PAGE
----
19. The improvement in divider-combiner microwave amplifying apparatus comprising: cavity closure means comprising vertically spaced top and bottom wall means of which at least one is a horizontally extending metallic plate, central wall means vertically between said top and bottom wall means, and horizontally-extending microwave-conducting upper and lower cavities vertically interposed between said central wall means and, respectively, said top and bottom wall means, said improvement being that said cavity closure comprises circumferential wall means horizontally extending around the periphery of at least one of said cavities and vertically extending to a region of adjacency with said plate, and that said circumferential wall means is disposed horizontally inward of the circumference of said plate so as to leave uncovered by such circumferential wall means a surface portion of said plate horizontally outward of said circumferential wall means.

20. The improvement as in claim 19 in which each of said top and bottom wall means is a horizontally extending metallic plate, said circumferential wall means horizontally extends around the respective peripheries of both said upper and lower cavities and vertically extends to regions of adjacency with, respectively, one and the other of said plates, and in which said circumferential wall means is disposed horizontally inward of the circumferential margins of both said plates so as to have uncovered by such means a surface portion of each such plate disposed horizontally outward of said circumferential wall means.

21. The improvement in divider-combiner microwave amplifying apparatus comprising: cavity closure means comprising, vertically spaced top and bottom wall means and central wall means therebetween, horizontally extending upper and lower substantially-coaxial microwave-conducting cavities substantially circular in horizontal cross section and vertically interposed between said central wall means and, respectively, said top and bottom wall means so that vertically opposite sides of each of such cavities are bounded by metallic wall portions provided by said plurality of wall means, with such central wall means providing two such portions on vertically opposite sides of such means and respectively bounding said upper and lower cavities; and said improvement being that each of such two metallic wall portions of such central wall means has a surface bounding the one of such cavities adjacent that portion, and that such surface is characterized by an alternation in the radial direction of ridges and valleys concentric with each other.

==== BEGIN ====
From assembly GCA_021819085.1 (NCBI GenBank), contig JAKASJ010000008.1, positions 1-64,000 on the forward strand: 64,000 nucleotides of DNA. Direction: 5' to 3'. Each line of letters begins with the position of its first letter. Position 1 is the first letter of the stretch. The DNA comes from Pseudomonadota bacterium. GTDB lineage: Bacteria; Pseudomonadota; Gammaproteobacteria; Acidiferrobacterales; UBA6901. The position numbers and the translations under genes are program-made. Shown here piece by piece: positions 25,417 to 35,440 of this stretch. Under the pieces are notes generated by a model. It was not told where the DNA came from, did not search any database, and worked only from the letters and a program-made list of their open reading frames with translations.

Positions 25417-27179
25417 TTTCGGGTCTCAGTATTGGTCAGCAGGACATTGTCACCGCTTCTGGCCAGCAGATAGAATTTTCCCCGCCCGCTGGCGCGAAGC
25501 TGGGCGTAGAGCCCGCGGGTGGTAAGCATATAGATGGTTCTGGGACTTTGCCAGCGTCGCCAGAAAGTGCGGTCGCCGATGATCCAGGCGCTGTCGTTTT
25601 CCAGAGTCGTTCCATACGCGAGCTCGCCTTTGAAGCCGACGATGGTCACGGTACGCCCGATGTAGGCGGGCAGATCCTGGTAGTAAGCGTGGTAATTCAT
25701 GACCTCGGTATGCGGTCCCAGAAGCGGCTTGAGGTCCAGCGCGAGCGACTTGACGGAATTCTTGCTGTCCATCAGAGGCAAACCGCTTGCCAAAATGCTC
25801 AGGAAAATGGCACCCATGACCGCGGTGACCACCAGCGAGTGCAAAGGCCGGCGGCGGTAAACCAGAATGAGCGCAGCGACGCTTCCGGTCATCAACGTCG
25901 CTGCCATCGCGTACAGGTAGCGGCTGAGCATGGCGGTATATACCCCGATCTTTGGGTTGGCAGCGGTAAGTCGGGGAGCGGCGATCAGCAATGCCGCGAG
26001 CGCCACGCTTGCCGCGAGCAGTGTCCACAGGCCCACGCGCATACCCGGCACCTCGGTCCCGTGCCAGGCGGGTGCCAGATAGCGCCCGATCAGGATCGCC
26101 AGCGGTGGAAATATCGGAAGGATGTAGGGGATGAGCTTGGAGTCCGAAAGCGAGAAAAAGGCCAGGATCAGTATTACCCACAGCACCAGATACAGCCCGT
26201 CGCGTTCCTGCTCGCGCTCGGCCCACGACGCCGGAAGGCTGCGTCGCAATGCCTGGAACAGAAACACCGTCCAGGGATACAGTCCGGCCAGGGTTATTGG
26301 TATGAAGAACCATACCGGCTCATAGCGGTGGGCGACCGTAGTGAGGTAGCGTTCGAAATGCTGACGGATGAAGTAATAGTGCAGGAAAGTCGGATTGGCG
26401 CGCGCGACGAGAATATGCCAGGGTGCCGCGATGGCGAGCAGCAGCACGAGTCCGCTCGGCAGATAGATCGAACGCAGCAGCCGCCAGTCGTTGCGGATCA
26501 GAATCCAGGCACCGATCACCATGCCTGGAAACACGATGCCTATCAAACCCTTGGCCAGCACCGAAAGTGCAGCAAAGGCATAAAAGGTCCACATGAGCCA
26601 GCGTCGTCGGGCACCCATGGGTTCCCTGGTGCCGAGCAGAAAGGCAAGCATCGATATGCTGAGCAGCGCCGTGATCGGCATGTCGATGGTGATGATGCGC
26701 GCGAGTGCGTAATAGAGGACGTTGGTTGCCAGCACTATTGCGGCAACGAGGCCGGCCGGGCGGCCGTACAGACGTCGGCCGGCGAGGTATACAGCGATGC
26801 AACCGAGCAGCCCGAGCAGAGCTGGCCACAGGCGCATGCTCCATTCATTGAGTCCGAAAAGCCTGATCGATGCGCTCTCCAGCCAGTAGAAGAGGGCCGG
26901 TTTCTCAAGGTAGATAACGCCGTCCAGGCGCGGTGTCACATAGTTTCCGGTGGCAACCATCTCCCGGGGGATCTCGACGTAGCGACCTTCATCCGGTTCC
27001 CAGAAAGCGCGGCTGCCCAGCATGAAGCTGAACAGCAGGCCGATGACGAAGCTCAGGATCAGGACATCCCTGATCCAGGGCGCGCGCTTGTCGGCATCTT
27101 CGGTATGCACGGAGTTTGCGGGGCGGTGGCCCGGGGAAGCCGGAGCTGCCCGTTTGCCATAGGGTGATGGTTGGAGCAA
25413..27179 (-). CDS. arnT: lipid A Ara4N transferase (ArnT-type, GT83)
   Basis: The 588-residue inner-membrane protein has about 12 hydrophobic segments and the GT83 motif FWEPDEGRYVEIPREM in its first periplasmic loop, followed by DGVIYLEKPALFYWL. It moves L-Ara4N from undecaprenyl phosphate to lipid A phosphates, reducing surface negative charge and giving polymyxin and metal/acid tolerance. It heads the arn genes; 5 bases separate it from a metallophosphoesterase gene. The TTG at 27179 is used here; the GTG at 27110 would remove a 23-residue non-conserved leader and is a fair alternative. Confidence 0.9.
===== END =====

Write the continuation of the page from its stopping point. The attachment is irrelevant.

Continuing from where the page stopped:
22. The improvement according to claim 21 in which each of such metallic wall portions of, respectively, such top and bottom wall means bounds the one of such cavities adjacent that portion by a surface of such portion which is substantially flat.

23. The improvement in divider-combiner microwave amplifying apparatus comprising: cavity closure means comprising vertically spaced top and bottom wall means and central wall means therebetween, and horizontally extending microwave-conducting upper and lower cavities vertically interposed between said central wall means and, respectively, said top and bottom wall means, so that said upper cavity is bounded on its top and bottom sides by, respectively, said top wall means and said central wall means, while said lower cavity is bounded on its top and bottom sides by, respectively, said central wall means and said bottom wall means, said improvement being that at least one of such three wall means is at least partly constituted of horizontally-extending laminate metallic material bounding a vertical side of one of said cavities and of constant thickness between opposite sides of such material, said material having inflections from the horizontal formed therein so as to impart to such last-named wall means a configuration of concentric ridges and valleys facing towards that cavity.